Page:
It is obvious that a machine with a tiebarless clamping unit is better accessible than its counterpart with a tiebar-type clamping unit. This applies in particular to parts handling and tool changes, both manually and automatically. LWB-Steinl has an exceptional position in this context, since between the machines with tiebarless C-frame clamp and the conventional tiebar machines there is a machine series with the denomination "VR-machines", that is neither of the two. Their clamping units consist of one or more portal frame modules which function as carriers and guide elements for the mold mounting platens and for applying the clamping force. The VR (vertical / frame) series is scalable over a wide range of sizes and opens up a number of efficiency advantages, as the following report documents.
The tiebarless vertical machines of the VR-series (vertical / frame) are available in a wide range, both in terms of sizes and technical designs.
When a rubber processor in Southest of Europe wanted to source the most efficient production solution for the manufacture of large, flexible profile seals, several alternatives were up for discussion. The requirement was to accommodate large tools (plate size 1200 x 500 mm) with a relatively small clamping force requirement (2000 to 3000 kN) in such a way, that they could easily be accessed by an operator. All the more so as the profile seals in rectangular shape with a circumferential length of 2600 mm require manual demolding due to their size and flexibility. C-frame machines were out of the question due to the concept-specific size restriction. And a tie-bar clamping unit (VS series) turned out to be much too large as the injection molding tool with a platen size of 1200 x 500 mm would have fitted in a machine with 800 tons of clamping force (type VS 8000), by far too large for a manual demolding operation.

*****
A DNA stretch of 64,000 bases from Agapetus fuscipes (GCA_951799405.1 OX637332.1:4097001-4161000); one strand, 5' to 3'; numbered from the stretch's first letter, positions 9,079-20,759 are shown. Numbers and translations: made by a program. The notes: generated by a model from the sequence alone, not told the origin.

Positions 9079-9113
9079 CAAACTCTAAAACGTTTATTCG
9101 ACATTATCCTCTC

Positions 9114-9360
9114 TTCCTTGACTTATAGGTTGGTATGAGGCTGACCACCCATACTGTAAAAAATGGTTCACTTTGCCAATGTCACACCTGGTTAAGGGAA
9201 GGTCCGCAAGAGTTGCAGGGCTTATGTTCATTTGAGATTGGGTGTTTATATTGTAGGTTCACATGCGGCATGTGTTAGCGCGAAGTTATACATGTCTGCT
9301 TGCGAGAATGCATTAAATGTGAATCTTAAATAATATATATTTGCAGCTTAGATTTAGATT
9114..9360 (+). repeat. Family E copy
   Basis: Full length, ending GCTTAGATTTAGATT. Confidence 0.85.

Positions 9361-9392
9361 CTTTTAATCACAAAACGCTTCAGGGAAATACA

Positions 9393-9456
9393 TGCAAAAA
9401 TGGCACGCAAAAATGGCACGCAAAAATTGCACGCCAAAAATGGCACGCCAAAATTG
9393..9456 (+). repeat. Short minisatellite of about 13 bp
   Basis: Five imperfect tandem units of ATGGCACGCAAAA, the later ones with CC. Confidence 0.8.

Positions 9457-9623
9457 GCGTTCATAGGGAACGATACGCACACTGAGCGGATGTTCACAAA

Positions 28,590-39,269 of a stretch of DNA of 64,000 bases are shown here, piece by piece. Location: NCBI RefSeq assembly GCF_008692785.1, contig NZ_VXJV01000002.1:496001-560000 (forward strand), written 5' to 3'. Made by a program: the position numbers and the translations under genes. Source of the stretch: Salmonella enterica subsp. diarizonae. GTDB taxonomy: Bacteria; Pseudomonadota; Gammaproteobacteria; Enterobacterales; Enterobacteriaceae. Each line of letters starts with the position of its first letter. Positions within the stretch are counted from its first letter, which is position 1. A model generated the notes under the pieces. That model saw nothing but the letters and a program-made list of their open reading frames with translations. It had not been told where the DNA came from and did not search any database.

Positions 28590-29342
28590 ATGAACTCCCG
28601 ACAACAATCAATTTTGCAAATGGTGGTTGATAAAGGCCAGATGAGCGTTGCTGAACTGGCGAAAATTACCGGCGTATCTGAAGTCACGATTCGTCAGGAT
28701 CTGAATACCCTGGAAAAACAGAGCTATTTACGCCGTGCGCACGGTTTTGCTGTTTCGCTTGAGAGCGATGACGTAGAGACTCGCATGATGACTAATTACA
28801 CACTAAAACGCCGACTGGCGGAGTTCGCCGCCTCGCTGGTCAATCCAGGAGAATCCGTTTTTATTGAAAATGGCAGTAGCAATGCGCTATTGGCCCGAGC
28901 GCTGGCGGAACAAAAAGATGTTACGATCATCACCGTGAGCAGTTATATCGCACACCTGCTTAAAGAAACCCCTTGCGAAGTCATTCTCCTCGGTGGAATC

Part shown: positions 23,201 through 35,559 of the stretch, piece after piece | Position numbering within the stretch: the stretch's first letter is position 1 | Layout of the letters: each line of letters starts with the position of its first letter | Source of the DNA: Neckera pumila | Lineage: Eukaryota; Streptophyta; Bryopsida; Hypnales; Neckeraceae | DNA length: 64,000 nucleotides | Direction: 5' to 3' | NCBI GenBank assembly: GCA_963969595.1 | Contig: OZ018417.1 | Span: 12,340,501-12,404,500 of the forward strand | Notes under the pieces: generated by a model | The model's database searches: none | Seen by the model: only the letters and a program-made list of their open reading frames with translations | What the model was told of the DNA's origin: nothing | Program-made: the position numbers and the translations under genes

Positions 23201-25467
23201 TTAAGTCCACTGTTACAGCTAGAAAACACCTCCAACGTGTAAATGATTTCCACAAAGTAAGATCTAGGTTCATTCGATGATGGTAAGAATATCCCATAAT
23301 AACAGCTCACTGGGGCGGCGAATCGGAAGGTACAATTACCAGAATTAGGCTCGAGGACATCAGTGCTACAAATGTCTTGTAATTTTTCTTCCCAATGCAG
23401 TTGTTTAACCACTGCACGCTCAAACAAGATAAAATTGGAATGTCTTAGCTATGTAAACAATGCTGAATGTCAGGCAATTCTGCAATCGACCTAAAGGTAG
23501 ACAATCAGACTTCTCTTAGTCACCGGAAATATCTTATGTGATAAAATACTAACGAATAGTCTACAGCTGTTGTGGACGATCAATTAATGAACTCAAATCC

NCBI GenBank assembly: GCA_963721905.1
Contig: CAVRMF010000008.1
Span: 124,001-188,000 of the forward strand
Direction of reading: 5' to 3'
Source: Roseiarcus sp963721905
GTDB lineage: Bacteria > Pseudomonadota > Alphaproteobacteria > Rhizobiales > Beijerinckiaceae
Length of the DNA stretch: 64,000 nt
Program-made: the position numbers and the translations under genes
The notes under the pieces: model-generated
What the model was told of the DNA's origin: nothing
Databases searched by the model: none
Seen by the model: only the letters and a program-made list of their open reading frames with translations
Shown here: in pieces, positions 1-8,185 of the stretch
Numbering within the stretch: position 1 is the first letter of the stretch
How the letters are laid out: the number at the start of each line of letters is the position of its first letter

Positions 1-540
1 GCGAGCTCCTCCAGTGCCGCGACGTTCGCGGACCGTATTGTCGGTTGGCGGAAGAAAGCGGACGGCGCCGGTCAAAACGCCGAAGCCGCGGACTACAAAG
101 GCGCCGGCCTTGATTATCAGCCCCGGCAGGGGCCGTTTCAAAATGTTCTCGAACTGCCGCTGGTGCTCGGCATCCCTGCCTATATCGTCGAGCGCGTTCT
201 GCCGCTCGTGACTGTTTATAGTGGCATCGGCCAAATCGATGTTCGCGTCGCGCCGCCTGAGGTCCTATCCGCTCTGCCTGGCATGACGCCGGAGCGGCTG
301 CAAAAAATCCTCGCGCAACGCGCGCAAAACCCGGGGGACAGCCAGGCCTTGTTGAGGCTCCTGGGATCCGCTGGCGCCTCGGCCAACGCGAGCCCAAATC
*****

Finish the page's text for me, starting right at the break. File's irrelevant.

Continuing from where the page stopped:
Completely different was the alternative based on the VR-series with tiebarless but frame-type clamping unit. Its concept offered the potential for a structural slim machine but laterally large clamping area, resulting in the type VREF 3200/1000 with 3200 kN closing force. It has a clamping force of 320 tons with a heating plate size of 1300 x 500 mm.
When specifying the machine design, a decision was made in favor of a design with two hydraulic clamping modules.
Instead of a machine housing with mechanical access doors a version with light curtains had been chosen to safeguard the work area on the front side of the machine.That enables the machine operator to work in close proximity to the tool area and to manipulate with minimally necessary reach of the hands and thus minimal back strain. In this way, the workflow can not only be made less stressful, but also faster. The good accessibility to the mold area also offers significant potential for reducing the changing times for the molds or the cavity platens.
Due to their slim design the vertical LWB-Steinl frame-type clamping machines offer the best accessibility to the injection mold and thus optimal conditions for the manual demolding of complex rubber seals.
The VR machine concept from LWB-Steinl not only offers advantages for large seal production, it also enables the cost-effective mass production of smaller to medium-sized bellows. Here, too, the VR machines, which also went to Southeast Europe, show their ergonomic advantages with their slim design and light barrier-monitored access protection.